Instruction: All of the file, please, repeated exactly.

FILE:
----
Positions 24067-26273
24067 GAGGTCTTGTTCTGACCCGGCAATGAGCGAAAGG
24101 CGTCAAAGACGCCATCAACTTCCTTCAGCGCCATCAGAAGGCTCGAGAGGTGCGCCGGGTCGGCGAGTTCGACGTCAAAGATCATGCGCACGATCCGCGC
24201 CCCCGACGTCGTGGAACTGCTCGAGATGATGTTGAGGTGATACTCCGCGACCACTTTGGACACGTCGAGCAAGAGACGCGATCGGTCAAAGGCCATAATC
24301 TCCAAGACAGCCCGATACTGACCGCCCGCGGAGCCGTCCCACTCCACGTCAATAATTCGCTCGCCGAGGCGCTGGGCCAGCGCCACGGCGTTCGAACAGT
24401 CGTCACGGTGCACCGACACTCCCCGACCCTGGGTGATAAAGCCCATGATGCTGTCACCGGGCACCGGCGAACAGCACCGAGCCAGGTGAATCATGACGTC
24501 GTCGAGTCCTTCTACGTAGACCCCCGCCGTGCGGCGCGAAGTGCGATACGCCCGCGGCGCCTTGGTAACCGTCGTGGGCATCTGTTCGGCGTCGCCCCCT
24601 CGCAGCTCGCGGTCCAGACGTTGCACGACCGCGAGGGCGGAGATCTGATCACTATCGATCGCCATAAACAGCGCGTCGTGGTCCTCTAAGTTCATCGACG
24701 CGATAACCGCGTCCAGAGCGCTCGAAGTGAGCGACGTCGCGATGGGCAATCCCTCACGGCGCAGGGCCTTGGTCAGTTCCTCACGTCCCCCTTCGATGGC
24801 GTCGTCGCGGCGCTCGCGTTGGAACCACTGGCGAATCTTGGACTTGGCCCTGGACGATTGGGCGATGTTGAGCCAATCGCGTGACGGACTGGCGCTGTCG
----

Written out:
Positions 24067-26273
24067 GAGGTCTTGTTCTGACCCGGCAATGAGCGAAAGG
24101 CGTCAAAGACGCCATCAACTTCCTTCAGCGCCATCAGAAGGCTCGAGAGGTGCGCCGGGTCGGCGAGTTCGACGTCAAAGATCATGCGCACGATCCGCGC
24201 CCCCGACGTCGTGGAACTGCTCGAGATGATGTTGAGGTGATACTCCGCGACCACTTTGGACACGTCGAGCAAGAGACGCGATCGGTCAAAGGCCATAATC
24301 TCCAAGACAGCCCGATACTGACCGCCCGCGGAGCCGTCCCACTCCACGTCAATAATTCGCTCGCCGAGGCGCTGGGCCAGCGCCACGGCGTTCGAACAGT
24401 CGTCACGGTGCACCGACACTCCCCGACCCTGGGTGATAAAGCCCATGATGCTGTCACCGGGCACCGGCGAACAGCACCGAGCCAGGTGAATCATGACGTC
24501 GTCGAGTCCTTCTACGTAGACCCCCGCCGTGCGGCGCGAAGTGCGATACGCCCGCGGCGCCTTGGTAACCGTCGTGGGCATCTGTTCGGCGTCGCCCCCT
24601 CGCAGCTCGCGGTCCAGACGTTGCACGACCGCGAGGGCGGAGATCTGATCACTATCGATCGCCATAAACAGCGCGTCGTGGTCCTCTAAGTTCATCGACG
24701 CGATAACCGCGTCCAGAGCGCTCGAAGTGAGCGACGTCGCGATGGGCAATCCCTCACGGCGCAGGGCCTTGGTCAGTTCCTCACGTCCCCCTTCGATGGC
24801 GTCGTCGCGGCGCTCGCGTTGGAACCACTGGCGAATCTTGGACTTGGCCCTGGACGATTGGGCGATGTTGAGCCAATCGCGTGACGGACTGGCGCTGTCG